Henry Diltz also lived on Lookout Mountain Avenue back then and had photographed most of the artists featured in “Laurel Canyon” before and just as they were becoming famous.
Not all of them were comfortable with sudden fame; many went out of their way to protect their personal privacy when they weren’t onstage. Mitchell, Young, Browne, and Ronstadt immediately come to mind. Most distrusted the rock press – especially pushy rock photographers who got in their faces.
But they saw Henry as a close personal friend and fellow musician first. He was one of the nicest, most pleasantly disposed characters to walk the Earth, and lots of fun to be around. He fell into photography – and his lifelong career behind the lens – quite by accident.
“Many of my friends were musicians: Stephen Stills, David Crosby, Mama Cass, Linda Ronstadt. They didn’t see me as a photographer,” Diltz told me in 2011, in our extensive interview for “Unpainted Faces,” his first book of classic black & white images, published by Rare Cool Stuff in association with Morrison Hotel Gallery.
A singer and banjo and harmonica player, Diltz was a founding member of the Modern Folk Quartet in 1961, and a veteran of album sessions with producers Jim Dickson and Phil Spector and Jack Nietzsche over the next few years.
Like many other folkies who took Bob Dylan’s cue (who’d taken the cue from The Beatles and The Byrds) to go electric in 1965, MFQ attempted the transition from acoustic folk to big electric pop, but unfortunately, it didn’t fly. Henry says Phil got distracted working on and promoting Ike & Tina Turner’s “River Deep, Mountain High” instead of MFQ.
By 1966 the quartet was ready to pack it in, but they had to go out on a final tour to satisfy booking commitments.
On a stop at a thrift shop between shows, Diltz bought a used Kodak Pony camera for $20 and started taking pictures of random stuff he thought was cool, just for something to do while on the road.
By the time the tour ended, he’d taught himself how to work the Pony. Back in Laurel Canyon, he kept taking pictures of what was happening around him, including his friends, who felt completely comfortable with him carrying around a camera instead of a banjo.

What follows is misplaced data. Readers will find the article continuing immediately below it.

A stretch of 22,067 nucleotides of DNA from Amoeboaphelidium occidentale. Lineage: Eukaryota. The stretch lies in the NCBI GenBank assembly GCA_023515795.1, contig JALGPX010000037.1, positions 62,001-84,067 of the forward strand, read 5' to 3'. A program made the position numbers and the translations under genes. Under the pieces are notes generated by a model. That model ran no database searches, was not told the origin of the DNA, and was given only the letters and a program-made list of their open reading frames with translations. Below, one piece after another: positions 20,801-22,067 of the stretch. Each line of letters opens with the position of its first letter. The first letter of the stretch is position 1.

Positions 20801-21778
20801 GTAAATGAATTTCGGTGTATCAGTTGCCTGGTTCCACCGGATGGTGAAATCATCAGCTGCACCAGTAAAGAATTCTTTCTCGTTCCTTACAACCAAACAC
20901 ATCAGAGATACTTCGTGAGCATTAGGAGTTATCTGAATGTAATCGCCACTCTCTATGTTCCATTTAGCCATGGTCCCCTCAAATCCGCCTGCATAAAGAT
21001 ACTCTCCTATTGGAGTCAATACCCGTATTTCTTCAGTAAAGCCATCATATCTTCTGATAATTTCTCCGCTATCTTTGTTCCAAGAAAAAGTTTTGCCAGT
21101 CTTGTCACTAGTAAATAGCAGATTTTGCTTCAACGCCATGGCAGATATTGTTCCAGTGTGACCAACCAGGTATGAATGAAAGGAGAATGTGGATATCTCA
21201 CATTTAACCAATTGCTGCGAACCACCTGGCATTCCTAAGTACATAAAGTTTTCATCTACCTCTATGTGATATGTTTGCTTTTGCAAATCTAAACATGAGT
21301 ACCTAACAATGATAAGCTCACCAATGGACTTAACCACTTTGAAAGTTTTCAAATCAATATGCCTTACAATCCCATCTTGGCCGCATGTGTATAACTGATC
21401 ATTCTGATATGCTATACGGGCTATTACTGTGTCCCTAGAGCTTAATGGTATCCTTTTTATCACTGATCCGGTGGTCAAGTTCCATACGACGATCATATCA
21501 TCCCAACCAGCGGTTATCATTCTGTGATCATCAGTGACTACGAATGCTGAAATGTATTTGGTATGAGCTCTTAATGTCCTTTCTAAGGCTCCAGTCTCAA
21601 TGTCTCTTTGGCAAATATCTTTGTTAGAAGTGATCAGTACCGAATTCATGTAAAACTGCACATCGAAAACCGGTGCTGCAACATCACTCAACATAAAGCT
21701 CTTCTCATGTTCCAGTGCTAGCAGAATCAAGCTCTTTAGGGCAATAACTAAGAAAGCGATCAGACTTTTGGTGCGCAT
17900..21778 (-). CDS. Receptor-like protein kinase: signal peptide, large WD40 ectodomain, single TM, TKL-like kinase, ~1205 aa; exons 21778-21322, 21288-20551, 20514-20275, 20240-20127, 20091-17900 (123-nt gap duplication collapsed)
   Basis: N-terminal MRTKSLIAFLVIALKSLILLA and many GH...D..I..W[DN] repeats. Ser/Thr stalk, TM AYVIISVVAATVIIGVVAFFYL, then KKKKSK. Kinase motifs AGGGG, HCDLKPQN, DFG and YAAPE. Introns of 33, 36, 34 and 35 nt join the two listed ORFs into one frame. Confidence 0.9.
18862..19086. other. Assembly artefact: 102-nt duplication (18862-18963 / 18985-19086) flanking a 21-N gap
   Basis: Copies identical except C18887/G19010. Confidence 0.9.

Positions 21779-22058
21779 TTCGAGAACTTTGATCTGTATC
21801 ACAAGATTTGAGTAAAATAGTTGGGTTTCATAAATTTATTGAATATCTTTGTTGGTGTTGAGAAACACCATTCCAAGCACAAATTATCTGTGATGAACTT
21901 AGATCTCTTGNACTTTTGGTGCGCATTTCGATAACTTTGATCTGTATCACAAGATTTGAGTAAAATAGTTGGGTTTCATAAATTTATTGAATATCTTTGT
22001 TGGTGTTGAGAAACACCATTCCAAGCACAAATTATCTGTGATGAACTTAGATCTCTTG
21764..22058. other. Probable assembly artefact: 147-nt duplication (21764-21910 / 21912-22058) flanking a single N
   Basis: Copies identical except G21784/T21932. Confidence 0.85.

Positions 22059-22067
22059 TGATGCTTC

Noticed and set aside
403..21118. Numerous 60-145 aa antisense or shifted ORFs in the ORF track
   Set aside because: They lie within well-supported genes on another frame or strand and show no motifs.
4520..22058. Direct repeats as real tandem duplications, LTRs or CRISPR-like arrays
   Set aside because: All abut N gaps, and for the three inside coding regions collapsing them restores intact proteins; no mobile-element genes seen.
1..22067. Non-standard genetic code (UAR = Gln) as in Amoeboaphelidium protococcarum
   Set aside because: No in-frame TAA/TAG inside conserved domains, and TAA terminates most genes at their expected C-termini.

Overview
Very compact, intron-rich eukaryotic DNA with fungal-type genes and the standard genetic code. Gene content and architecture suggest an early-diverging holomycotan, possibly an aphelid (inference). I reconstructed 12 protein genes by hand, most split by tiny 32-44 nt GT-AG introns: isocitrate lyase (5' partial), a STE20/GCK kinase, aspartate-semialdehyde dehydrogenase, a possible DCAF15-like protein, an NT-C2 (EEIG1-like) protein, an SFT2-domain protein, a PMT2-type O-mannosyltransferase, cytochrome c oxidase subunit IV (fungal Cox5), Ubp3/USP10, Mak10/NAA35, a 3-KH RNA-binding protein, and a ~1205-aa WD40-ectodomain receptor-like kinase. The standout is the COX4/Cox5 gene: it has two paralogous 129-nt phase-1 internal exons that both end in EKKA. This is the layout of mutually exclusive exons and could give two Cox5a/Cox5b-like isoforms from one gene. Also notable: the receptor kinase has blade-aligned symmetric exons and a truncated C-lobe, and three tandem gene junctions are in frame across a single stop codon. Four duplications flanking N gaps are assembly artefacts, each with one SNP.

“I was just the same guy that had always been a part of the music scene, so they didn’t put their guard up, and this allowed me to take very natural pictures,” he said. “So during the next several weeks I constantly photographed them, their pets, old cars – just about everything I saw,” just being a “fly on the wall,” not injecting himself into the action. “I wanted to get images that would entertain my friends.”
Diltz first shared his images with a bunch of those friends at the home of Ron Jacobs, program director of the powerhouse L.A. Top 40 station KHJ, the original “Boss Radio.”
“He was a very good friend, and we had this huge slideshow,” Diltz said. “When I saw the first slide hit the wall, I thought, ‘This is absolute magic,’ that we could replay those scenes we had all just gone through in this huge, glowing fashion.”
The music and media hipsters assembled at Jacobs’ pad noted how beautifully and naturally Henry had captured so many of their rare, intimate and priceless moments. They encouraged him to keep shooting, so he immediately planned another slideshow and started taking more pictures.
Diltz segued from amateur to pro via a photo he took of his friends Stephen Stills, Neil Young, Richie Furay, Dewey Martin and Bruce Palmer – Buffalo Springfield – on the Venice boardwalk later in 1966.